Tim Scheirer (CMM) skillfully created the life-restorations illustrated in Fig. 5B; thank you. We would also like to thank Giovanni Bianucci and Alberto Collareta (both Università di Pisa, Italy), and Victor Perez (University of Florida, Gainesville, USA) for their constructive reviews. Stephen Brusatte edited this contribution for Acta Palaeontologica Polonica; many thanks. Funding of this report came from the citizens of Calvert County, the Calvert County Board of County Commissioners, and the Clarissa and Lincoln Dryden Endowment for Paleontology at the Calvert Marine Museum.


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Stephen J. Godfrey [Stephen.Godfrey@calvertcountymd.gov], Department of Paleontology, Calvert Marine Museum, PO Box 97, Solomons, Maryland, 20688, USA; National Museum of Natural History, Smithsonian Institution, Washington DC, 20560, USA.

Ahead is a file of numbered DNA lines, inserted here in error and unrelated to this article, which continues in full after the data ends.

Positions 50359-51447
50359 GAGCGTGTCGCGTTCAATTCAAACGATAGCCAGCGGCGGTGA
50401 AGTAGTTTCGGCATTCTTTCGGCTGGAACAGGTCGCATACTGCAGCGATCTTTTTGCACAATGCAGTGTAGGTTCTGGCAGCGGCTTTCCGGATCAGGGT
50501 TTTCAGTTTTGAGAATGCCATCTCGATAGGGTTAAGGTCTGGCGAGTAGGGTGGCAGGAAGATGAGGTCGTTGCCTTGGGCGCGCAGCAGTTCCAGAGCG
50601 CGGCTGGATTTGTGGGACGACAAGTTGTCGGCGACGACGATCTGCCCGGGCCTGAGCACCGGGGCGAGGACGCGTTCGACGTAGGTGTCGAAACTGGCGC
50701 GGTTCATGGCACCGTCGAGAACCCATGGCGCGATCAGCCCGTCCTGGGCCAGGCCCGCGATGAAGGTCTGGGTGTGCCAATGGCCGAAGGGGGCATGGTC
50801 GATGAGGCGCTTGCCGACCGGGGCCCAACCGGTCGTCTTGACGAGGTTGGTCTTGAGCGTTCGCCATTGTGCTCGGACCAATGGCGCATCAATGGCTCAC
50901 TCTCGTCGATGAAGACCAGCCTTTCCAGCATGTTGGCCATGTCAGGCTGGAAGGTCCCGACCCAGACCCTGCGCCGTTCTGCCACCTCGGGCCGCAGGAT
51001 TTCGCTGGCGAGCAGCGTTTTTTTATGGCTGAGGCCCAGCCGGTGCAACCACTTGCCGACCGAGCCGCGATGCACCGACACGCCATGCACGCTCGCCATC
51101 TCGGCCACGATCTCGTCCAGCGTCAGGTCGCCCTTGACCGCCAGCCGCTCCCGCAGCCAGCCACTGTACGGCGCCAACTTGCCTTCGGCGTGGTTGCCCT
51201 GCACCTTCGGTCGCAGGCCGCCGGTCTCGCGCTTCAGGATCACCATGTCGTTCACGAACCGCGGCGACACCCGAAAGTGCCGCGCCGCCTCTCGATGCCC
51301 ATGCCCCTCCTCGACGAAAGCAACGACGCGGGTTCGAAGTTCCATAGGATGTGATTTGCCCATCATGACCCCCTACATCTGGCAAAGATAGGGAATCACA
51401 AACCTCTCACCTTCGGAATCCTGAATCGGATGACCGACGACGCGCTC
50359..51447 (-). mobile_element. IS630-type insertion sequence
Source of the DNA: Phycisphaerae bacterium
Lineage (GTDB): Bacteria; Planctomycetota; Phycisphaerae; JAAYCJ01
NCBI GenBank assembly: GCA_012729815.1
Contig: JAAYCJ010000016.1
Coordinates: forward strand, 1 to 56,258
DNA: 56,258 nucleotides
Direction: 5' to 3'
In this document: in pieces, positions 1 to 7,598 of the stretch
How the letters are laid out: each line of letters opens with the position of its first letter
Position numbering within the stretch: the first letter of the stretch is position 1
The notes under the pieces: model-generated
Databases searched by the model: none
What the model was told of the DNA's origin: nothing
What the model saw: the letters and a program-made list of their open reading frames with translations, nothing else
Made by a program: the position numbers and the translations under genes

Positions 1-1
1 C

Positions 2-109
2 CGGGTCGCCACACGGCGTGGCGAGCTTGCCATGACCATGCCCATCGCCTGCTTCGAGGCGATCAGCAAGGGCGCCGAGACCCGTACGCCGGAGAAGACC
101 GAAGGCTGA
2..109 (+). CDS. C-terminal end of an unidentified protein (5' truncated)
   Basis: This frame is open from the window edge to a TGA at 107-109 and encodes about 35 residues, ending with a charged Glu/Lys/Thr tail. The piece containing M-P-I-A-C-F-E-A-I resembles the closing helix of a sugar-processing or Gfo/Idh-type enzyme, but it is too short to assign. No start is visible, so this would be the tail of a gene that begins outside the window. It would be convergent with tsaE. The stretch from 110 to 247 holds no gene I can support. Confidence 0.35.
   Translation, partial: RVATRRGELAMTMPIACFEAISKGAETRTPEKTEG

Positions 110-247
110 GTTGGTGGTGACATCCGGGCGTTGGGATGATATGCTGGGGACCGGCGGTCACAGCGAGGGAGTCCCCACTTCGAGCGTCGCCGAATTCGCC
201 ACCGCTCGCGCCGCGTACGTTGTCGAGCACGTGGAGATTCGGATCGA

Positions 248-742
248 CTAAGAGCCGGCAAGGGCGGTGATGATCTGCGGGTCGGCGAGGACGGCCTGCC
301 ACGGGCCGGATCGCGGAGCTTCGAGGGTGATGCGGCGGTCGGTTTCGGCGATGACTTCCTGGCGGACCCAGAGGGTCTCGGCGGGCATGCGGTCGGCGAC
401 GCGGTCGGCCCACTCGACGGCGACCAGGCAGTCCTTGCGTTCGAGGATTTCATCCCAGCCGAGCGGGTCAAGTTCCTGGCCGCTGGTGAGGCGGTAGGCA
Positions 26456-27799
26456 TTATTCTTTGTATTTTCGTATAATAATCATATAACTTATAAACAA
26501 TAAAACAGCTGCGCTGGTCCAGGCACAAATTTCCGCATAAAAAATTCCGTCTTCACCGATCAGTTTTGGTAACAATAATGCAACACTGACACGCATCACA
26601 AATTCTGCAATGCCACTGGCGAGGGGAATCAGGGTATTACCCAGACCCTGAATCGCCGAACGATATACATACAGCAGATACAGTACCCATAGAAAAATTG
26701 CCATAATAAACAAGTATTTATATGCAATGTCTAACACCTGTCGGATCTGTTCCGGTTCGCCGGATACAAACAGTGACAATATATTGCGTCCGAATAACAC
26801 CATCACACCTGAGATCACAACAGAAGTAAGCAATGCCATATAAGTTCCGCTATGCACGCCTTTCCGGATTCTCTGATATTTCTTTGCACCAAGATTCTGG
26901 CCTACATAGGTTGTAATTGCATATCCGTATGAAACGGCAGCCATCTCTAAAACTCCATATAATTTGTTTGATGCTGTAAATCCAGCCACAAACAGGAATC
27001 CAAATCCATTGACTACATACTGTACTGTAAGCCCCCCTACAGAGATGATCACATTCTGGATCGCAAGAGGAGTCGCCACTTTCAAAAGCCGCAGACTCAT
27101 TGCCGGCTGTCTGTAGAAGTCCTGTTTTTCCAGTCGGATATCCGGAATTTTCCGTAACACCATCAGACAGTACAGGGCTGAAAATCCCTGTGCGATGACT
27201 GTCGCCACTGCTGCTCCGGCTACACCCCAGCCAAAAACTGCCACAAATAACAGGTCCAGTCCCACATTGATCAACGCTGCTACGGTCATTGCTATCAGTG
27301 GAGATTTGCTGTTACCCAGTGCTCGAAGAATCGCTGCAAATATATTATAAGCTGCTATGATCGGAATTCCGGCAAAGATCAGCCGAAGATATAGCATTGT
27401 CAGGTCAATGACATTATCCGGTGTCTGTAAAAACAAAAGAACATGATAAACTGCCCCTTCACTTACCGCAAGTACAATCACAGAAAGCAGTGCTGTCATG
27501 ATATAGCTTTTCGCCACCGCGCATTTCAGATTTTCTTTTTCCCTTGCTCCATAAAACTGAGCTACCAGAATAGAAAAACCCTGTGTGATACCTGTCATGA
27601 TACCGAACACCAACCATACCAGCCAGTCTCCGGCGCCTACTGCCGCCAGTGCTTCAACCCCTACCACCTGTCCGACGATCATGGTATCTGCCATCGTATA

Mike Ellwood [mellwood@comcast.net], 2234 Birch Road, Port Republic, Maryland, USA.

Stephen Groff [groff.sss@verizon.net], 11539 Tomahawk Trail, Lusby, Maryland, USA.

Michael Scott Verdin [thebeanpole65@yahoo.com], 3403 Willow St., Chesapeake Beach, Maryland, USA.

Received 17 April 2018, accepted 25 June 2018, available online 9 August 2018.

Copyright © 2018 S.J. Godfrey et al. This is an open-access article distributed under the terms of the Creative Commons Attribution License (for details please see http://creativecommons.org/licenses/by/4.0/), which permits unrestricted use, distribution, and reproduction in any medium, provided the original author and source are credited.

Acta Palaeontol. Pol. 63 (3): 463–468, 2018